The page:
What to Consider Before Buying Your First Home – Part 1

row houses

Coming to a position in life when you feel ready to purchase your first home is very exciting. Of course there will be a lot of planning and budgeting before any concrete decisions are made. But, there are certain things that many first-time buyers forget to even think about when planning out their big buy.

Use this as a checklist of things you should take into consideration when thinking about investing in a home.

Look Into Funding & Grants

You’d be surprised by the assistance available for potential buyers if you do the proper research. Many people are quick to assume they wouldn’t qualify for grants because of income limits, but that’s not always the case. There are a lot of associations that provide grants and assistance based on profession, so check for those first. Then, look into grants available specifically for the area/type of area that you are looking to live in.

 

Can You Handle a Financial Emergency?

I mentioned emergency funds in a past blog post in the context of bankruptcy prevention, but it absolutely bears repeating. If you are going to invest in a home, you must have a significant savings. If you lose your job, or there is a medical emergency, do you have enough saved to cover expenses and your mortgage for a few months?

First-time buyers who are transitioning from renting also often forget that all maintenance will now come out of pocket. Many homeowner insurances will have deductibles that you must hit before they pay for damages, so remember that there can be a lot of unplanned out-of-pocket expenses that come with owning a home.

 

Think About What Kind of Neighborhood You Want to Live in

It’s easy to be swept up into the whirlwind of house showings and open houses, and the last thing you want to do is fall in love with a house in an area that doesn’t align with your needs. One of the most important things to determine is whether or not the area is primarily renters or buyers. The high turnover of residents in rental properties means that the vibe of the neighborhood can shift very easily.

If you’re planning to have a family, there are also a few things to think about. What are the schools like? Are there a lot of other families in the area, or is it primarily single residents? Will there be resources for your children?

Tips to Prevent Bankruptcy – Part 2

bankruptcy

In this blog post, I started to address a few of the ways that an individual can avoid having to file for bankruptcy. Bankruptcy should truly be viewed as a last resort; the long term consequences of filing for bankruptcy can be paralyzing. In this blog post, I will cover a few more basic tips to keep your finances healthy, and avoid traveling down the (usually avoidable) path to bankruptcy.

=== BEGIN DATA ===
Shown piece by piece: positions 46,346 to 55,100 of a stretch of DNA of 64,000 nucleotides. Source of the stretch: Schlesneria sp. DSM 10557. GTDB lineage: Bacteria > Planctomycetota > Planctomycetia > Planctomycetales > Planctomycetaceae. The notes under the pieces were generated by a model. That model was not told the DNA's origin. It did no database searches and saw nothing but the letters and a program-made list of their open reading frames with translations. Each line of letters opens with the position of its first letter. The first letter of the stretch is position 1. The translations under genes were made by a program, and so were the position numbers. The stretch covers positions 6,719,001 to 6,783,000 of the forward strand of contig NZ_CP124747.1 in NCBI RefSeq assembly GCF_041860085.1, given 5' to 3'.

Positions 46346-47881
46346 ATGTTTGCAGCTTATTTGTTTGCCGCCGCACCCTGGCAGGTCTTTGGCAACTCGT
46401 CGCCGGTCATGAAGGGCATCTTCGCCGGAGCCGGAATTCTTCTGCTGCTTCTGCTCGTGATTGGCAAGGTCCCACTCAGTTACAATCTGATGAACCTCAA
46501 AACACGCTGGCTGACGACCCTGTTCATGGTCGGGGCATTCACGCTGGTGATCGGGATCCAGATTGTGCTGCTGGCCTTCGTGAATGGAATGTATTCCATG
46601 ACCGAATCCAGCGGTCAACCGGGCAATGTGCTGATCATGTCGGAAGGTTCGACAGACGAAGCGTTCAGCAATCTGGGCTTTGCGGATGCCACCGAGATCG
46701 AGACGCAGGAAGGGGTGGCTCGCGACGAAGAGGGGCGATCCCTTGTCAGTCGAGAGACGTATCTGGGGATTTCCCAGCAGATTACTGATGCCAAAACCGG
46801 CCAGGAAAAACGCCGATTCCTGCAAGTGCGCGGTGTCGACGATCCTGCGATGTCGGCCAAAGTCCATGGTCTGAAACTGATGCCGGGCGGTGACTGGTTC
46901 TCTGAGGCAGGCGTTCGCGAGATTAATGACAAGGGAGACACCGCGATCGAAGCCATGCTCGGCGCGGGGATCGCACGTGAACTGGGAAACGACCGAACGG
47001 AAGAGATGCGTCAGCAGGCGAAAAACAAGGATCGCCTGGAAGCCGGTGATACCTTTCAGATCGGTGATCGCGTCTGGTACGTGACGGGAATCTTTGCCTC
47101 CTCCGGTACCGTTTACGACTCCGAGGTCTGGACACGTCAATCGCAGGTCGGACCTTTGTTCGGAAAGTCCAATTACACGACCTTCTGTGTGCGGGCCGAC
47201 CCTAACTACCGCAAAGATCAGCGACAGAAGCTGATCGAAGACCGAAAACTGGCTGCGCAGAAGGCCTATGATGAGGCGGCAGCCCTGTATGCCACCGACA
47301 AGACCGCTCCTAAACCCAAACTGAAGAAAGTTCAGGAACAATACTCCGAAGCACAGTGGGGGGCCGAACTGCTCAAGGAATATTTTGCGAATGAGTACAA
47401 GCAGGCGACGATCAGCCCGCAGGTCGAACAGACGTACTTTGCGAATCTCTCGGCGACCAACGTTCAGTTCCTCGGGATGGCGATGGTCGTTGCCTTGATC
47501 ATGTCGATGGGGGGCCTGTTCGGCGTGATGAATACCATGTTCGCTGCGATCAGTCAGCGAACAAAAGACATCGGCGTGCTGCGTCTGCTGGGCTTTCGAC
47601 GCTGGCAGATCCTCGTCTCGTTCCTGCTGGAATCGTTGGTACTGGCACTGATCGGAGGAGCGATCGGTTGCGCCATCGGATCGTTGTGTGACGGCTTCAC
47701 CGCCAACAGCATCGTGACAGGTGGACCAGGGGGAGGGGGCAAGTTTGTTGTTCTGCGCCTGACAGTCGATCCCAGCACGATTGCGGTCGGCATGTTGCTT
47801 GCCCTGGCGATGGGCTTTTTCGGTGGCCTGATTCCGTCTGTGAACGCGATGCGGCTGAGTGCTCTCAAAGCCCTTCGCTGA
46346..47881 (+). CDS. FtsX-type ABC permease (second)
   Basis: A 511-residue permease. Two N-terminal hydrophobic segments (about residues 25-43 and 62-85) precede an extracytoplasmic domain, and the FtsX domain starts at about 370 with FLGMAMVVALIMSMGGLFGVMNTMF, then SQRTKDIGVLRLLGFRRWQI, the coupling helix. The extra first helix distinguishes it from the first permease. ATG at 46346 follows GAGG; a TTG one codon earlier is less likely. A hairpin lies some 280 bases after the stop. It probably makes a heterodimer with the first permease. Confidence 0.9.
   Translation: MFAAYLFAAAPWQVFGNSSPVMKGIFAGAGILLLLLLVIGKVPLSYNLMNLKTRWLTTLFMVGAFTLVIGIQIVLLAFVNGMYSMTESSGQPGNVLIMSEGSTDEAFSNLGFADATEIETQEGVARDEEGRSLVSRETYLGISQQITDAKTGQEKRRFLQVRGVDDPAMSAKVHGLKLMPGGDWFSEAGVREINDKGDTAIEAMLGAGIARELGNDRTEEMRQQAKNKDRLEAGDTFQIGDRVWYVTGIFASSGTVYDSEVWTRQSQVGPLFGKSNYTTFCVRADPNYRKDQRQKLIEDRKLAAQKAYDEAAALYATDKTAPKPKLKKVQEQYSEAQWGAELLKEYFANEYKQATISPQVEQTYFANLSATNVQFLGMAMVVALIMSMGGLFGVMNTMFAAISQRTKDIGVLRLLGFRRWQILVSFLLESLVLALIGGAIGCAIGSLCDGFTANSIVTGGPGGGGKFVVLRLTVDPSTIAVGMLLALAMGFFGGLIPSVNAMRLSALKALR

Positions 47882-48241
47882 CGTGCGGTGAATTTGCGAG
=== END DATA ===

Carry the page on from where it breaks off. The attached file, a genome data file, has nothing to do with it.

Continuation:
Start an Emergency Fund

While this may not be possible if you are already deeply in debt, it is a great preventative measure. This emergency fund should be several months worth of salary that you save over time. In the event that a person disaster takes place (loss of a job or medical emergency), you will be able to continue to function financially for a few months and avoid immediate thoughts of bankruptcy.

 

Work To Rid Yourself of High Interest/Unsecured Debt

If a majority of your debt is on credit cards, it is likely that a large portion of the money you owe carries a very high interest rate, and is what we call unsecured debt. (Unsecured debt is debt that does not pertain to an asset or specific property – ie: a car, house, etc.) If possible, refinance your secured debt to rid yourself of the unsecured debt. Work with your lenders to refinance your mortgage and get a cash out to pay off the unsecured, volatile debt. The refinancing will allow you to take on debt at a lower, more manageable interest rate.

 

Maximize Your Income

If you have already worked to minimize your spending across the board, and it is not feeling like it is manageable, it may be time to take on a second job. If you have a capable spouse who is currently not working, they should also begin to seek employment. Any increased income that can be had will help make your situation a little better.

The reality is that the process of preventing bankruptcy is never an easy one, unfortunately you may be looking at making a lot of decisions that do not align with your current lifestyle. But, if you are actively thinking about bankruptcy, that does mean that your finances are in trouble, and a personal sacrifices now will ultimately make your life easier down the road.

 

For more resources, see these articles: Investopedia, Quciken, USNews

 

Getting Approved For a Mortgage: Here’s What You Need

calculator